Nice job on the Costco story ["Company for the People," Dec. 15]. In an era when time poverty whups financial poverty in my household, I implicitly trust the value proposition Costco provides. I can buy any item they offer and feel confident that when the cost of my time is factored into the purchase price, I always do best at Costco. Or in the plain language with which I counsel my son in college, who has his own Costco card, "You can never have too much toilet paper in the house."
John Robert Hill
Verify the Vote
Great article about the gubernatorial race and the need for election reform in Washington ["The Ballot Botch," Dec. 15]. I'd like to clarify one thing, though: If King County were using VoteHere VHTi as its independent audit and voter verification technology, King County Council Chair Larry Phillips would have known that his ballot was missing from the final results much sooner. Better yet, he could have alerted Dean Logan's staff and kicked off an audit process to trace the problem to its source.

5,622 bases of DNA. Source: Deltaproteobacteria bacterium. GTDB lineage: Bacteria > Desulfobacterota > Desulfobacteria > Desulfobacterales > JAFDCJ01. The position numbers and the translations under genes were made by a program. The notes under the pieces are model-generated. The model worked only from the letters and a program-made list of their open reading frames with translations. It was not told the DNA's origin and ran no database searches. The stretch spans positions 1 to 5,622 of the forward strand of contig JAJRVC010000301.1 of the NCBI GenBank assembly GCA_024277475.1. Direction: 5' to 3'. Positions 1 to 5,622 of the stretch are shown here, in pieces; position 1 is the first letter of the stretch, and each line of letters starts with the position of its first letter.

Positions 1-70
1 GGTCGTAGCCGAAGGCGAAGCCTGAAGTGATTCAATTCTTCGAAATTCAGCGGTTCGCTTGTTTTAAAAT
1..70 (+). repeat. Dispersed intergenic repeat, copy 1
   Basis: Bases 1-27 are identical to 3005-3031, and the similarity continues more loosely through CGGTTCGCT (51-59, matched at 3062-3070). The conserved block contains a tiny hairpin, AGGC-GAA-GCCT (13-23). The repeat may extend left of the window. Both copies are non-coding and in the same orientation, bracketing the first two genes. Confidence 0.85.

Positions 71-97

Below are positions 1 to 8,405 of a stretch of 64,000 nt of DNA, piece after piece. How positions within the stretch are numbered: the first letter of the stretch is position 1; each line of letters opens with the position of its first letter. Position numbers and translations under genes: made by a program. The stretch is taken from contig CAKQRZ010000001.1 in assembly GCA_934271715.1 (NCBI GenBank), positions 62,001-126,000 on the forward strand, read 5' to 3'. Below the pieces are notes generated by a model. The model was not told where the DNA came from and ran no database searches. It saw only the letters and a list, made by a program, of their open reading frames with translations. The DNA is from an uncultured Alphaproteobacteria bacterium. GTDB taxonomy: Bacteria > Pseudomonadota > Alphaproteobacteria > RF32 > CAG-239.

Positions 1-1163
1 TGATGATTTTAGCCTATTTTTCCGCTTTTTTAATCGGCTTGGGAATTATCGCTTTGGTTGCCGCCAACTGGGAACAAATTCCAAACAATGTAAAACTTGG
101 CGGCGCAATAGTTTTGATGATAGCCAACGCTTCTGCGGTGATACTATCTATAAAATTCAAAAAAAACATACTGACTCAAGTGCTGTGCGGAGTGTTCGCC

Here's how it would work: The VHTi voter receipt is like an ATM receipt, which you take home and later reconcile against your bank statement (though we add protection of the voter's privacy and ballot secrecy). Phillips and other voters would get a receipt. Meanwhile, Logan would publish the "Election Transcript" for independent audit by the D's, R's, League of Women Voters, and others. The Election Transcript includes all the ballot, receipt, and chain of custody data in the election. That's the transparency part described in the article—anyone can scrutinize all the data, end-to-end, from the election.